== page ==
Mackenzie Sinclair works with everyday objects to create provocative dialogues about the nature of society.  <br />Photo by Patricia Barrett

Big black box holds secrets

For someone who has spent four years elbow-deep in acrylic paint and other artistic media, the last thing you’d expect her to say is that she doesn’t want to be an artist.

Well, sort of doesn’t want to.

“I want to be a curator,” said Mackenzie Sinclair, a 21-year-old fine arts student at Western University.

Her work – and that of 17 of her fellow practicum students – is being showcased in the Artlab Gallery at the John Labatt Visual Arts Centre until April 7.

It’s the way objects relate to and function with one another in space that really intrigues Sinclair. Her installation (an artistic genre composed of a three-dimensional work) is a reflection of her desire to experiment with the position of everyday objects to create meaning.

The big black box, girdled by belts and decorated with everyday objects  Photo by Patricia Barrett

The big black box, girdled by belts and decorated with everyday objects
Photo by Patricia Barrett

When you step into the gallery, your eye is immediately drawn to the big black box in the corner.

“The black box is sexy, yet it’s secretive,” said Sinclair, who graduates in June.

It represents her exploration of the different roles society expects women to adopt. And it’s also an exploration and critique of who she is, she said.

What’s most striking about the work are the pink rubber gloves pinned beneath a pair of ivory-coloured platform shoes with three-inch heels perching on a swing. The seat of the swing is decorated with wallpaper depicting kittens.  Two velvet tassels – the kind you might find adorning a stage curtain – hang above the swing.

Caretaker and performer
Photo by Patricia Barrett

It suggests the role of caretaker paired with that of sexy performer.

And that’s exactly what Sinclair wants you to think.

“I was basically looking at the two biggest dualities in womanhood,” said the Aurora, Ont., native. “That of being a badass or being a girly girl. So the black wall really kind of captured that hardcore, butch thing. But black is also a very sexy colour. Like your little black dress.”

She said she wrapped black belts around the box to give it a human-like structure.

“Those are things we see all the time and take for granted,” said Susan Edelstein, director of the Artlab Gallery.  “It’s really quite provocative.”

As Sinclair moved through each year of her four-year fine arts degree, experimenting with drawing and painting and other artistic media, she said she found herself drawn to curating.

“At the end of my third year, I was into framing, which led to that curatorial idea of how things function with each other.”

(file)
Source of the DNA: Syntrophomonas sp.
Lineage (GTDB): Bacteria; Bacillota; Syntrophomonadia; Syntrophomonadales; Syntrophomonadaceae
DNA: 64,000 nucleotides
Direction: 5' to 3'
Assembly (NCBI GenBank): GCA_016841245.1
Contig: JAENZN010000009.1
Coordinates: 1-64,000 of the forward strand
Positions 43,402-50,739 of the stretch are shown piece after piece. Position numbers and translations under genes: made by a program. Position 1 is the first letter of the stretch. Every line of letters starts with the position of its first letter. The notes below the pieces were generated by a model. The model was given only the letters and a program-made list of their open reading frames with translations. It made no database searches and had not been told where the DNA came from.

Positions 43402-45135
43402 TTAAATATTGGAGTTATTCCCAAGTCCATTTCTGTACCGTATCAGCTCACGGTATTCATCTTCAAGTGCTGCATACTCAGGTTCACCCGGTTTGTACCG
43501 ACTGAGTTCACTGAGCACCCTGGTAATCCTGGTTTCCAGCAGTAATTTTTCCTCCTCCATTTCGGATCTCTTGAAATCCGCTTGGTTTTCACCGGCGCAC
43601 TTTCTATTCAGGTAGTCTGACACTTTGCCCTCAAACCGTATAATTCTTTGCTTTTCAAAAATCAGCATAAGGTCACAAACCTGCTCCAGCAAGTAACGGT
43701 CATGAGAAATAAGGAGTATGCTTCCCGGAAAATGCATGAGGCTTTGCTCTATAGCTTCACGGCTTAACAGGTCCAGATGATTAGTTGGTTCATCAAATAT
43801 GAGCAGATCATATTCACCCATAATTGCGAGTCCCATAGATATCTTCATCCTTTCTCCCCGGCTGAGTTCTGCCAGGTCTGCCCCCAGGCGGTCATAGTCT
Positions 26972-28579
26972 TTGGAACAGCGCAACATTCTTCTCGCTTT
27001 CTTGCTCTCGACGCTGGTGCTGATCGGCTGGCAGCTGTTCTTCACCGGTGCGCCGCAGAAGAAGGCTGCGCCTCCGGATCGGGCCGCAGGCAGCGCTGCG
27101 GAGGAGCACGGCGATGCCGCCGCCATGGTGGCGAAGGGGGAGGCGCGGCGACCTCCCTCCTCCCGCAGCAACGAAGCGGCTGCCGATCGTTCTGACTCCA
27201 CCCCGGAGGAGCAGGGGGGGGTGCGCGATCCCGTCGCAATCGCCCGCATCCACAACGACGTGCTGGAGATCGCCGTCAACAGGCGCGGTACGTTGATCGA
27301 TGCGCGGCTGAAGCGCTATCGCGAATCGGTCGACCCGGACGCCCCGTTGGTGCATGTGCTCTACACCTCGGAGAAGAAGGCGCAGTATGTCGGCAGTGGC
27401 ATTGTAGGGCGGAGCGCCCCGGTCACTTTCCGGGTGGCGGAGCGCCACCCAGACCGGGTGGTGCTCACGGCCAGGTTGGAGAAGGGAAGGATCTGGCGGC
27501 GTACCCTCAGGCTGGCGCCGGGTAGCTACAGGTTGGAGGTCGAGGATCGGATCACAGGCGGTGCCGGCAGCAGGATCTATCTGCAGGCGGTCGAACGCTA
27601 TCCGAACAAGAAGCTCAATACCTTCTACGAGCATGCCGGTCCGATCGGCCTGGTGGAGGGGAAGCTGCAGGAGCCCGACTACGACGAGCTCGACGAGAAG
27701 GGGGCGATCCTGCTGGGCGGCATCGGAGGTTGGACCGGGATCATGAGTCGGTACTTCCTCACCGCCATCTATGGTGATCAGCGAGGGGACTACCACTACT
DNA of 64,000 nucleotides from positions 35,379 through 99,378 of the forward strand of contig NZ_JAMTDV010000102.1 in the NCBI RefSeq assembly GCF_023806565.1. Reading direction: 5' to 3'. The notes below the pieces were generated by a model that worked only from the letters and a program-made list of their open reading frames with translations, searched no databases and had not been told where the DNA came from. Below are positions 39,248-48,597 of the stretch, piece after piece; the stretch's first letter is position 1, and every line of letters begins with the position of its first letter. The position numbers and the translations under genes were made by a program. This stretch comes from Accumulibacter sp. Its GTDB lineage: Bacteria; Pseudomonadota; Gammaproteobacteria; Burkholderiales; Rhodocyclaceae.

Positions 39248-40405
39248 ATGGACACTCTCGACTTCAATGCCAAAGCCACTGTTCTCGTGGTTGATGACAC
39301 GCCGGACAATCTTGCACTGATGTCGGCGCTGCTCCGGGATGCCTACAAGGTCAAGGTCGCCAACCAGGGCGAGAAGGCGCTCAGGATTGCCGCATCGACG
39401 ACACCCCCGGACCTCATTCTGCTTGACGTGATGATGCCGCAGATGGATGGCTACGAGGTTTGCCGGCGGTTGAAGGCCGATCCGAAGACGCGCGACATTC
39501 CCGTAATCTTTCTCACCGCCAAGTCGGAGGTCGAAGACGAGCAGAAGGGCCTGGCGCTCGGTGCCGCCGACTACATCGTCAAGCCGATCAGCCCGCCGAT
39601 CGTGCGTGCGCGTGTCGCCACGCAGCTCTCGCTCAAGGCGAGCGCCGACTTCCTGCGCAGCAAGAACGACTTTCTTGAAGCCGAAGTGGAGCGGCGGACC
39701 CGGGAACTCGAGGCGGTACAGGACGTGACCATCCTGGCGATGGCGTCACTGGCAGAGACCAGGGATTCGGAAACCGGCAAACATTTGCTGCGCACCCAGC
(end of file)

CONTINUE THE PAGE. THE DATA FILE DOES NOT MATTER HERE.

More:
This year she curated the vitrine – or the gallery under glass – that flanks the wall outside the Artlab Gallery.

The visual similarity between crayons and tampons is striking. Photo by Patricia Barrett

The visual similarity between crayons and tampons is striking.
Photo by Patricia Barrett

But curating is not something art students can take on shortly after completing a bachelor’s degree.

The importance of volunteering can’t be underestimated, said Edelstein. “For any new graduate, it’s important to get yourself – and your work – out there.”

She said she tells students to volunteer in galleries or museums.

“These things can help them make connections and understand what it’s like to be in the working world. So it’s not just a dream of ‘I want to be a curator.’ You don’t suddenly make that jump when you’ve graduated.”

Volunteering is just what Sinclair intends to do.

That could entail creating archival records of paintings or sculptures in Museum London or packaging paintings in the Michael Gibson Gallery, she said.

Platform shoes on a swing  Photo by Patricia Barrett

Platform shoes on a swing
Photo by Patricia Barrett

“It’s to get your foot in the door and work your way up,” she said.  “It’s all about the experience.”

Self-promotion can be an important tool to help students transition to the working world. Sinclair said she showcases her work on her own website.

She realizes it’s not easy for artists to become the next Andy Warhol; there’s a lot of paperwork and legwork, she said.

“You would apply for what’s called a Call for Submissions in order to get your work out there either in London or in Toronto,” she said.  “The next step would be to get sponsored or picked up by a gallery.”

And if the artist sold any paintings, the gallery would get 40 per cent of the sale, she said.

But that’s not the route she wants to take.

“Through my art, I’ve honed in on the specific placement of things.”

And she said she’s willing to take on any role that brings her one step closer to becoming a curator.

“You have to have the drive and the ambition. Work long hours and put it out there. Roll up your sleeves, get dirty,” said Edelstein. “If they make that commitment to themselves, something will happen.”

Sinclair said London’s art community – and specifically her practicum class – has been “a huge help” in the development of her skills.

“I really like working with other artists, so I want to be a curator of a gallery. Potentially my own gallery to support young, emerging artists.”

 

 


 

Mackenzie’s studio space on the third floor is no bigger than a bathroom in a one-bedroom apartment. How did she complete a large piece in a small space? Click here.

 

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Western University: Faculty of Information & Media Studies

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